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Applied and Environmental Soil Science
Volume 2010 (2010), Article ID 414356, 16 pages
Review Article

The Role of Earthworms in Tropics with Emphasis on Indian Ecosystems

1Centre for Scientific Research and Advanced Learning, Mount Carmel College, Bangalore, Karnataka 560 052, India
2Department of Biotechnology, VMKV Engineering College, Vinayaka Missions University, Periya Seeragapadi, Salem, Tamil Nadu 636 308, India

Received 3 November 2009; Accepted 16 December 2009

Academic Editor: Thilagavathy Daniel

Copyright © 2010 Radha D. Kale and Natchimuthu Karmegam. This is an open access article distributed under the Creative Commons Attribution License, which permits unrestricted use, distribution, and reproduction in any medium, provided the original work is properly cited.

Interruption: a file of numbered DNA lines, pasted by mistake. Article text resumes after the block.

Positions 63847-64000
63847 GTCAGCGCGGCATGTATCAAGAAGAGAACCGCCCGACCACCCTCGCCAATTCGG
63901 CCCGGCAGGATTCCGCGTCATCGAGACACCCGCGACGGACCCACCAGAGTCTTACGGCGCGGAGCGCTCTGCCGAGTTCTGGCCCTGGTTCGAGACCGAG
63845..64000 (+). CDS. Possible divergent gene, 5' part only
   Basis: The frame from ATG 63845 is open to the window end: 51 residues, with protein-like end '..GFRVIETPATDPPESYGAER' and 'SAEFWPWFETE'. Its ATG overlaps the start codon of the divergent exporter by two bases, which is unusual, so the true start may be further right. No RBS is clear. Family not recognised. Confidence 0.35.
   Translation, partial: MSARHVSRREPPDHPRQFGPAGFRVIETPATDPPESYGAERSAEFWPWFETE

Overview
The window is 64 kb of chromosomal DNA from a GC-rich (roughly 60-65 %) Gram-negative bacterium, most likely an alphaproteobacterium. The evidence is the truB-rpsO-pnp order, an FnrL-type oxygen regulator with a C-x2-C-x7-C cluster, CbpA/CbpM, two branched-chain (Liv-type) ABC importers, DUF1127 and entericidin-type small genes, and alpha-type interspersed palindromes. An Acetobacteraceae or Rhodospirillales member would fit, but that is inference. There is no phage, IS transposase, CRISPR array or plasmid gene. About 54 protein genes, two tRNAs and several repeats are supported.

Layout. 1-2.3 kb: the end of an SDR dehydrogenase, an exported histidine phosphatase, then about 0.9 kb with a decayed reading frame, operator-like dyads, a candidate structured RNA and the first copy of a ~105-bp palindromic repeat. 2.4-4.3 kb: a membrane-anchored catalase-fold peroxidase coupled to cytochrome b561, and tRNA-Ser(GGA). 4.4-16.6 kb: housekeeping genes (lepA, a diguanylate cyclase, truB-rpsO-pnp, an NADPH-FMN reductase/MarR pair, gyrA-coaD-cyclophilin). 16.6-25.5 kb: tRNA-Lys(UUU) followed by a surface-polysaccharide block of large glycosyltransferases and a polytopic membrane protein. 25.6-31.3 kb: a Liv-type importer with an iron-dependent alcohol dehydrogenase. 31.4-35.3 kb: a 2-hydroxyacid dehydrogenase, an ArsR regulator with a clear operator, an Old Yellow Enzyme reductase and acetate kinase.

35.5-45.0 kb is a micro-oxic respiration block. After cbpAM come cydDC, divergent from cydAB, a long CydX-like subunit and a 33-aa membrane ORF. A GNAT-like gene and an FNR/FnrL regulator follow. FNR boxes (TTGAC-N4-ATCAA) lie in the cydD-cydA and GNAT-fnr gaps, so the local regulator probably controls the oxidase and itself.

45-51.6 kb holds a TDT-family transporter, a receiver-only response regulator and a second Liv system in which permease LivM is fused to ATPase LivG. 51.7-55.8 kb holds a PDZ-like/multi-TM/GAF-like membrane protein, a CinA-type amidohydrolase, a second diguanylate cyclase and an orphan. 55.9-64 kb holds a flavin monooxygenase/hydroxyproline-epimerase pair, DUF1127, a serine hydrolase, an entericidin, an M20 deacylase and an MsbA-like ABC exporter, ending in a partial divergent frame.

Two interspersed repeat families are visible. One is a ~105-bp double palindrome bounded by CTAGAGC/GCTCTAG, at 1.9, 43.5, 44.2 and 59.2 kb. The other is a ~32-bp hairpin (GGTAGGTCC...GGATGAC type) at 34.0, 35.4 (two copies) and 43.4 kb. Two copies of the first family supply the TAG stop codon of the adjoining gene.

The paper highlights the research carried out by different scientists in India on aspects of earthworm population dynamics and species diversity, associated with other soil fauna and microflora. It also deals with the importance of earthworm activity on physicochemical properties of soil with reference to India and other tropical countries. Stress is laid on the earthworm plant association and importance of the secretions of earthworms as plant growth stimulators. Moreover, the earthworm species reported and being utilized for vermicomposting in India are discussed, since vermicomposting is the ultimate technology which renders for the improvement of soil fertility status and plant growth. Earthworms serve as indicators of soil status such as the level of contamination of pollutants: agrochemicals, heavy metals, toxic substances, and industrial effluents; human-induced activities: land-management practices and forest degradation. In all these fields there is lacuna with respect to contributions from India when compared to the available information from other tropical countries. There is lot of scope in the field of research on earthworms to unravel the importance of these major soil macrofauna from holistic ecological studies to the molecular level.